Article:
So Who Wants To Build The World's Coolest Clock?

A project log for Gummi Worm Clock

I forgot to build something for the Bay Area Maker Faire Bring A Hack event. I started this on April 7th. The Faire is May 16th.

BenchoffBenchoff 04/12/2015 at 07:075 Comments

Before I dig into this, I'm just going to say, no, I'm not going to build this. This is simply an exercise in procrastination. It does look pretty cool, though.

Okay, with the Pi version out to fab, I figured the clock doesn't need that much RAM to drive the display, the Pi version already has a RTC, and we're basically working with shift registers here. For the fuck of it, let's design a version with a microcontroller.

And so a dozen hours were lost.

This version (it's in the github now) features:

There we go, a microcontroller-based RGB Seven-Segment clock that has all the functionality of the Pi version and is completely overengineered for a clock. Does your clock have WiFi? No? Yeah, mine does.

I'm not going to build this. It's insane, impractical, and I'm already spending $200 on the prototype to see if the LED2472 drivers will work. I just made this one because I'm bored.

If anyone wants to make it, go ahead. It might work. Files are in the Git. I'd like to see it made, and you could probably sell a few of them on Tindie with some SEO on Pinterest or something...


esot.eric wrote 04/12/2015 at 22:09 point

For clarity, you mean you're not going to make the AVR version, but you are still going to make the Pi version?

"and every time DST comes around, I need to disconnect the battery in my car, and reconnect it exactly at noon" -- at least you don't have to do it at midnight?

You might've seen, I was inspired by your clock idea and tried to apply it to my LCD project... Similar procrastination-ponderance... Hey there's a "Pro" in procrastination, so whatever comes of it, it's supposed to be good, no?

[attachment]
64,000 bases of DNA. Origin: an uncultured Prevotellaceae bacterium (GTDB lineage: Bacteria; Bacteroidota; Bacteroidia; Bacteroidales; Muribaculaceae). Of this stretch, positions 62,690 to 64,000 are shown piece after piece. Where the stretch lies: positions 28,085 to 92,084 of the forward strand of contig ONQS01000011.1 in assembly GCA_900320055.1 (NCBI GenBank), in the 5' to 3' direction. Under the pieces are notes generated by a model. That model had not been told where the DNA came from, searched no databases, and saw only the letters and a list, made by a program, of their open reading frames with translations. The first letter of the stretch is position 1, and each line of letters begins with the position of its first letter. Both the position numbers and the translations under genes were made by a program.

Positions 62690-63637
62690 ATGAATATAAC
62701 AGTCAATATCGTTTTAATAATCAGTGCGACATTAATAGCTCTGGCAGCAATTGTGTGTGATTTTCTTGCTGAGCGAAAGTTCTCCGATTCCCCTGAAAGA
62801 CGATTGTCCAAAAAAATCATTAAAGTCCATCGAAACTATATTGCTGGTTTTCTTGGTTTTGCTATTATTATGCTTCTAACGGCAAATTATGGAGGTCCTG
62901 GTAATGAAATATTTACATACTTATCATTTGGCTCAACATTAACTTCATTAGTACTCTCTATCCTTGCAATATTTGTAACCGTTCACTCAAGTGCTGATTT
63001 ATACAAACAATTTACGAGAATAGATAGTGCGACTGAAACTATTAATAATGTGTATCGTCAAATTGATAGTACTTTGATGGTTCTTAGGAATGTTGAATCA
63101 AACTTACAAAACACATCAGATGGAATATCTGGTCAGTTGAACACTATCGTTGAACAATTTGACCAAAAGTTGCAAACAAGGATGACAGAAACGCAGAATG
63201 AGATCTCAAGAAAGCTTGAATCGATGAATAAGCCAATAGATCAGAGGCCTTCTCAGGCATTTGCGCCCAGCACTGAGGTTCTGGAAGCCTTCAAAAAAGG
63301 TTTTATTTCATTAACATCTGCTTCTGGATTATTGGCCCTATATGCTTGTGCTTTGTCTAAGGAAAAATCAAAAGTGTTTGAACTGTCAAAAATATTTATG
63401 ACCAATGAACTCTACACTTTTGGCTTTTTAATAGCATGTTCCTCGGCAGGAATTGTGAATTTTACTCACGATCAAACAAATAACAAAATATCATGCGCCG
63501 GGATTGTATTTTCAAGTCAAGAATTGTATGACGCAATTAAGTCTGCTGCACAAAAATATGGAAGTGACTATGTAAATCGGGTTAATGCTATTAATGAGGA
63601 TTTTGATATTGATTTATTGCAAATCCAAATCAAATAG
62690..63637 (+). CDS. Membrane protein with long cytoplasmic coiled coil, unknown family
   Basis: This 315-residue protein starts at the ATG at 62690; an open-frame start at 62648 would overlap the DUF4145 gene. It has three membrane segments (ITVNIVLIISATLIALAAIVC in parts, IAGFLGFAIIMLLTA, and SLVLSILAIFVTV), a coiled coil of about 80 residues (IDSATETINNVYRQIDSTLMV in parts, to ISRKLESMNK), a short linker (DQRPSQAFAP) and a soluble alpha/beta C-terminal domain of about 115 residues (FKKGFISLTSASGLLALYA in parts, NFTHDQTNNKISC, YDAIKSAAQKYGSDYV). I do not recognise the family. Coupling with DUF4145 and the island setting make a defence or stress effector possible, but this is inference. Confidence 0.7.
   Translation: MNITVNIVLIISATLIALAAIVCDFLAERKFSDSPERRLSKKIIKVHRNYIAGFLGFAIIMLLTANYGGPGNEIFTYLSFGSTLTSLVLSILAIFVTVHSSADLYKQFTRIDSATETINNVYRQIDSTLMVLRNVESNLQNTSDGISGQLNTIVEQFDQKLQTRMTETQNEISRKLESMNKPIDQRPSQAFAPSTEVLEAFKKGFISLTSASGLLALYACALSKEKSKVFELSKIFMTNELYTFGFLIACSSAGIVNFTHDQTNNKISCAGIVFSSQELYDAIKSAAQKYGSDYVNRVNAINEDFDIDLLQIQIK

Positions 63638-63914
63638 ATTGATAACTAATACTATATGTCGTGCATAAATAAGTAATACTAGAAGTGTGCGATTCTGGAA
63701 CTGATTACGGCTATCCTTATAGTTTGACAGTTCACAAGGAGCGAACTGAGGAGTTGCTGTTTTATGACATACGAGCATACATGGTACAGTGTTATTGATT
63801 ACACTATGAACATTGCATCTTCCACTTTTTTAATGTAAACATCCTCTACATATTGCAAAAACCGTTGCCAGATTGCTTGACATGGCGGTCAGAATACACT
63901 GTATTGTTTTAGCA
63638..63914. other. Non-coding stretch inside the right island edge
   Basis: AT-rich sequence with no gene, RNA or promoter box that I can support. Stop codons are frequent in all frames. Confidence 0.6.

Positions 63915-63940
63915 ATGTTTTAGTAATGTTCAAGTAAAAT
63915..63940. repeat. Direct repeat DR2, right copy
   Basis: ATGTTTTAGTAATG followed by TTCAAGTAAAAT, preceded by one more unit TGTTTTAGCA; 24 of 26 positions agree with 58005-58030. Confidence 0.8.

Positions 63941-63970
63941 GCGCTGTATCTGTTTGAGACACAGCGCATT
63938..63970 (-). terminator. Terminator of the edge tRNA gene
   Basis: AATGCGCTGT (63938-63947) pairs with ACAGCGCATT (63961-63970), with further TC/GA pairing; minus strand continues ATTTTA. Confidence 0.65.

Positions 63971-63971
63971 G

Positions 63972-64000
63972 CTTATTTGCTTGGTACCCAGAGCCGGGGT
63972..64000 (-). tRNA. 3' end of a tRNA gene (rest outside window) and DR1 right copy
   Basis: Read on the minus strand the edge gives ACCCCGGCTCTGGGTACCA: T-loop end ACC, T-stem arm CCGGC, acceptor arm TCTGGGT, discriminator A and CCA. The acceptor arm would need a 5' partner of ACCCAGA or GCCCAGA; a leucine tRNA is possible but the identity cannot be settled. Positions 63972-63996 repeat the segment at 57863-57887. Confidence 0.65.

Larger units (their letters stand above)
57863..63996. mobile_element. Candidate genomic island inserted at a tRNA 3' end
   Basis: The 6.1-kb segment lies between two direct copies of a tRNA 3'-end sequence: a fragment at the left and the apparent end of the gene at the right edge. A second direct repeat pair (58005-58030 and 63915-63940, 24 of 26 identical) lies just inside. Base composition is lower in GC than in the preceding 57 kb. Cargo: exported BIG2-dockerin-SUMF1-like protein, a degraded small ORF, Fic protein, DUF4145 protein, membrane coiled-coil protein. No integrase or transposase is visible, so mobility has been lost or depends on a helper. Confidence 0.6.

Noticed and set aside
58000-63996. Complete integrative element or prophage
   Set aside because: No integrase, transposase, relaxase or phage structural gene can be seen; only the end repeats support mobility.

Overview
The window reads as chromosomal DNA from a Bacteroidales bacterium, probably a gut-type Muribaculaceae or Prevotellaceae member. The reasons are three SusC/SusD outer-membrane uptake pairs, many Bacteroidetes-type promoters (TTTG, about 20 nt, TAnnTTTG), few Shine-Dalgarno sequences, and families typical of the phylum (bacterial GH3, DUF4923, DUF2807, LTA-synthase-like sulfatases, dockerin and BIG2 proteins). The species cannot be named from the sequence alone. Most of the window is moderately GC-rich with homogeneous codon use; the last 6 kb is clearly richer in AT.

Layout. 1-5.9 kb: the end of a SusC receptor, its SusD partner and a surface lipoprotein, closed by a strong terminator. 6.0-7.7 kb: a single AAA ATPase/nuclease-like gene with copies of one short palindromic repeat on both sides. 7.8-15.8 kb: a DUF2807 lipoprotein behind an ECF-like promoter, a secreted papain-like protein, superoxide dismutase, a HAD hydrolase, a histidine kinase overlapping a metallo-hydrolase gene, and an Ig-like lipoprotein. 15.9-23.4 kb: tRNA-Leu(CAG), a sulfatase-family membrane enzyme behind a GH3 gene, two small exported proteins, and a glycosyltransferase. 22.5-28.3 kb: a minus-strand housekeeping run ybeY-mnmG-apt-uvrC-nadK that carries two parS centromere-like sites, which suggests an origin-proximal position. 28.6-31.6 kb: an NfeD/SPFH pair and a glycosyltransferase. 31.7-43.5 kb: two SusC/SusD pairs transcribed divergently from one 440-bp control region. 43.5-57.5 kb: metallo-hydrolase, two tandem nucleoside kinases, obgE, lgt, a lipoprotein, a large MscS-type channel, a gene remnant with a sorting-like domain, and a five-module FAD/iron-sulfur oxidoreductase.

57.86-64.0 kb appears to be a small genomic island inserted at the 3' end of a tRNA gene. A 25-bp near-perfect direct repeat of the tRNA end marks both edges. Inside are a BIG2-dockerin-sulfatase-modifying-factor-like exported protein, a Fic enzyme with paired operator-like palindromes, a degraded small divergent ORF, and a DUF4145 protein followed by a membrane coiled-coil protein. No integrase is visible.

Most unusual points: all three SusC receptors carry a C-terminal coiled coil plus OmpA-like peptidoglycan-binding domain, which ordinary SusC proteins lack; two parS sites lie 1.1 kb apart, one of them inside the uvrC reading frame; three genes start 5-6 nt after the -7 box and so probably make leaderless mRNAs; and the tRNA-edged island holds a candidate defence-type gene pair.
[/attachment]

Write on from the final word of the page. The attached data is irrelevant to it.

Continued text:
I wasn't planning to actually code it up, it was mostly proof-of-concept. But I've been thinking, a little bit, about actually doing it, or something like it... Would you be offended by the obvious knock-off? 'cause those gummi-worm-colored segments are pretty-durn-cool looking. (Was thinking about maybe having different color-palettes for different times... Something about the old NES Tetris color-schemes...? not sure).

  Are you sure? yes | no

Benchoff wrote 04/12/2015 at 23:50 point

Yeah, I'm probably not going to make the AVR version. That's just me wanting to design something and procrastinate. I will say that I'm pretty proud of the layout around the microcontroller. That actually has the potential to be a usable design.

And I wouldn't be offended by an obvious knock off at all. That would be great. I would highly recommend that you wait until the Pi version of mine is done to see if these displays can actually be made into a real clock. I have some questions about their brightness and if the current limiting on the LED2472 chip will work like I hope it will

If that works out, I wouldn't be opposed to productizing this. It would be a terrible product unless you can get the price of the displays and drivers down to a few dollars per digit. Those RGB seven segments are *expensive*. Hackaday might have some people going to Shenzhen in a month or two, maybe there's a clone out there.

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esot.eric wrote 04/13/2015 at 00:55 point

Hah! I actually had it in my mind that maybe they made them by sucking out the guts of regular single-color seven-seggers and replacing them with multicolor LEDs... That'd be a bit ridiculous, I suppose :)

Props on the design turnaround-time. Those LED drivers' layouts are elegant. If the AVR-layout's similar, usability-potential should be great. ("procrastination" has such negative connotations, I really think that concept needs to be reevaluated in this society.)

Not sure about the LED chip you're using, I assume it has the same current-output for all LEDs... but worst-case, you might be able to implement something like PWM (with a lot of shifting).

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Benchoff wrote 04/13/2015 at 01:01 point

Here's the chip if you're wondering:

Actually it's not constant current across all LEDs; you can set the current for individual colors. The more I read the datasheet, the more sure I am that this is the best chip for the job.

I probably could implement PWM with this, but for that I would probably have to move to an ARM or Teensy or something. Yeah, a third revision...

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esot.eric wrote 04/13/2015 at 01:12 point

Well, there's an OE for each color, so even if it didn't have individual-color-current you could PWM those OE pins (if the R/G/B LEDs vary in brightness at the same current). But this is all irrelevent, since it handles that.

But, even if you didn't want to use the full-brightness, for other colors, then you could probably shift data in (30MHz!) to simulate PWM *with* these chips... I bet you could do that with an AVR ;p

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